Some eight million people visited Yad Vashem’s Web site last year alone, seeking general information about the Holocaust or searching for names. Seventeen percent of those who log onto the site are Israelis, according to Estee Yaari, Yad Vashem’s spokesperson. The rest are from around the world, including Iran, where the Holocaust is publicly denied. To encourage Iranians to see the truth for themselves, the site provides resources in Farsi. An Arabic-language site, launched in 2008, presents a historical narrative of the Holocaust; stories of Righteous Among the Nations, including Muslims from Turkey and Albania; and the movie We Were There, about Jews and Arabs visiting Auschwitz together—all antidotes to Arab Holocaust denial.
“There is growing interest in the Holocaust around the world, in places that you wouldn’t expect it,” said Yaari. “It’s essential to have data easily available.”
Information flows in as well as out. The site requires constant updating. For example, a private name-collecting campaign by members of the Shir Ha-Ma’alot Synagogue in Irvine, California, contributed hundreds of photos and 214 previously unknown names and stories. “It’s a giant puzzle and we’re searching everywhere for the pieces,” added Wroclawski.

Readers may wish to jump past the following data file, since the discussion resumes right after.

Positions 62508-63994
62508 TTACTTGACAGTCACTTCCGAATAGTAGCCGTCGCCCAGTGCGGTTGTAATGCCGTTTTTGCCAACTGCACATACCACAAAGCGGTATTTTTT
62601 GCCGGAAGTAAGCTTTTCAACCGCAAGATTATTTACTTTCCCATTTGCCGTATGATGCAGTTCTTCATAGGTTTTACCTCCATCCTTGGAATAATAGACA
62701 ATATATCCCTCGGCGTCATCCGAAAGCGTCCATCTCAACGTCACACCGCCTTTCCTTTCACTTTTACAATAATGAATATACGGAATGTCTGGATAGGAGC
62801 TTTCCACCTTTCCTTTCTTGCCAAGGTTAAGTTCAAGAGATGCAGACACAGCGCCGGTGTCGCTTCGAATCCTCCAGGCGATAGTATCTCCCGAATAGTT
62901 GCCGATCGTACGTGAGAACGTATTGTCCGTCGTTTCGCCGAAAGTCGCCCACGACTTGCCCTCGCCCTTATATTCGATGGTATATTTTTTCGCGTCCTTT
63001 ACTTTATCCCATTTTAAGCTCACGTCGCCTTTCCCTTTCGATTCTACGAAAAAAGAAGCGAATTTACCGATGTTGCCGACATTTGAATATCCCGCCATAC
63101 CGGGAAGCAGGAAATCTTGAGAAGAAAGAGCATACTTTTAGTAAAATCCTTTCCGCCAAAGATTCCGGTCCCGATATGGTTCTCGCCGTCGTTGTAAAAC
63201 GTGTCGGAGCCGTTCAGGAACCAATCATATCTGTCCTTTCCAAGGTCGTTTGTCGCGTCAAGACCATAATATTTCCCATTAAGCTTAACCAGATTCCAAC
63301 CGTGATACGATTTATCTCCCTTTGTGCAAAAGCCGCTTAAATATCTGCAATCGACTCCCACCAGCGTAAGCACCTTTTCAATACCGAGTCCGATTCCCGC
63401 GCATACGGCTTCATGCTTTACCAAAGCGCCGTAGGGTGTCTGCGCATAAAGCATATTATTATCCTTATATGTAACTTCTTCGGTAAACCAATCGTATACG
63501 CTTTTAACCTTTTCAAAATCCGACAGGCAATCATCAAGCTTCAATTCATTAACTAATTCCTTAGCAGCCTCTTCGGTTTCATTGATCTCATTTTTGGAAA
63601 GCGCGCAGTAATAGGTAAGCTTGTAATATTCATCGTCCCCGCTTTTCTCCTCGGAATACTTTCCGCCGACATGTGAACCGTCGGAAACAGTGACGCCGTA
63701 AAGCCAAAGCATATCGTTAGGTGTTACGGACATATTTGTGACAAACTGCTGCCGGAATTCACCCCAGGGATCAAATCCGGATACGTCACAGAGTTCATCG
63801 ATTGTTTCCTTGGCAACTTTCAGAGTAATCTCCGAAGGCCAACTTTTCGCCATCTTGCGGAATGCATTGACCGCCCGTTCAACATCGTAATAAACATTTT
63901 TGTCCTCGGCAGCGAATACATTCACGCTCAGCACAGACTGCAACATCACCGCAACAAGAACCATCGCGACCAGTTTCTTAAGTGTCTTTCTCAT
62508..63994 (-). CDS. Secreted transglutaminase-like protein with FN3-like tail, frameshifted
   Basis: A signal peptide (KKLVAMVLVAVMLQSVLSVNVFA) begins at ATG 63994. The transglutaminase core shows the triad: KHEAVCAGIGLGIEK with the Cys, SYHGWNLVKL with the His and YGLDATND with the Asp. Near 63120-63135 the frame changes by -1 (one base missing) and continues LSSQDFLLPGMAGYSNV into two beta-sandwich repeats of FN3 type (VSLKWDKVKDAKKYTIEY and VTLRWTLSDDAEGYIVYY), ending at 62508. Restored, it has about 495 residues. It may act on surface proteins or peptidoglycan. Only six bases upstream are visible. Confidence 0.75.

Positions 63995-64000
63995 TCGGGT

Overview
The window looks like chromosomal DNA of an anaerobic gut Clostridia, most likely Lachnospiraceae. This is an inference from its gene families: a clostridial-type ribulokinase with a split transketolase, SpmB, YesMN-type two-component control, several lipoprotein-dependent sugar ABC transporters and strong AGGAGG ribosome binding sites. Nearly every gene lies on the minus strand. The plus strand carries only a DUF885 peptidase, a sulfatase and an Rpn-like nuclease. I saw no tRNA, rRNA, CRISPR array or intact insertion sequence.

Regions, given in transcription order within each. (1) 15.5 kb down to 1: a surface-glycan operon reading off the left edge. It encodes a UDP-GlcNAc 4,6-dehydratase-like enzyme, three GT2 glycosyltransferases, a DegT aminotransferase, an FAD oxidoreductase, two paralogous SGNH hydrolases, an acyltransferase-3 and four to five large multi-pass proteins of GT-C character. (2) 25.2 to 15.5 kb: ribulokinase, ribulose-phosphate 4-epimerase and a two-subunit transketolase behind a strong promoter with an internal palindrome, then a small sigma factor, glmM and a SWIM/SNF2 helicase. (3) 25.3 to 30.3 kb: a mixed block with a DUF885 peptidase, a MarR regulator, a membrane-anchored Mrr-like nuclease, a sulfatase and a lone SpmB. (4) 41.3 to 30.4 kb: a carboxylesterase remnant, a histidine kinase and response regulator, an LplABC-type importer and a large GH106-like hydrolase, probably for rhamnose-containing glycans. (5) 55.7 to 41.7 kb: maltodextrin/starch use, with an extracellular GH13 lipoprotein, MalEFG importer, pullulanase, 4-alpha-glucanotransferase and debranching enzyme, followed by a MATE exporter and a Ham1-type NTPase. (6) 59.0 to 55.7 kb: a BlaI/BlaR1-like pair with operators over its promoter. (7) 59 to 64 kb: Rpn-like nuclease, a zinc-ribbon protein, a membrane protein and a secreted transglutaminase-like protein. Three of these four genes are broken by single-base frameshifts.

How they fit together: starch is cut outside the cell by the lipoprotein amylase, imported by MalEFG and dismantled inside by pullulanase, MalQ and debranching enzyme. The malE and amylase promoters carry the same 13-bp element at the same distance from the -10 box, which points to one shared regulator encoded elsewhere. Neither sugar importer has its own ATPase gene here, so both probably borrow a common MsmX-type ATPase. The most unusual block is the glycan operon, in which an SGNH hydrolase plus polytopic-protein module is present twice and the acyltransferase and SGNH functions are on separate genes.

And information can come from unlikely sources. Take, for example, the story of William Buckingham, a building inspector in Melbourne, Australia. “I had always been enchanted by my grandmother’s stories of life in Riga, the capital of Latvia, before she immigrated to Australia,” he said. “[She had brought with her] her Old World eiderdowns and silver service.”
Salme Krums told him how, in Riga, she had bought beautiful fabrics for sewing from a shop owned by the Slovins, a Jewish couple she became close to. She also would sadly tell him how all that ended with the Nazi invasion and how the Slovins were taken away—never to return.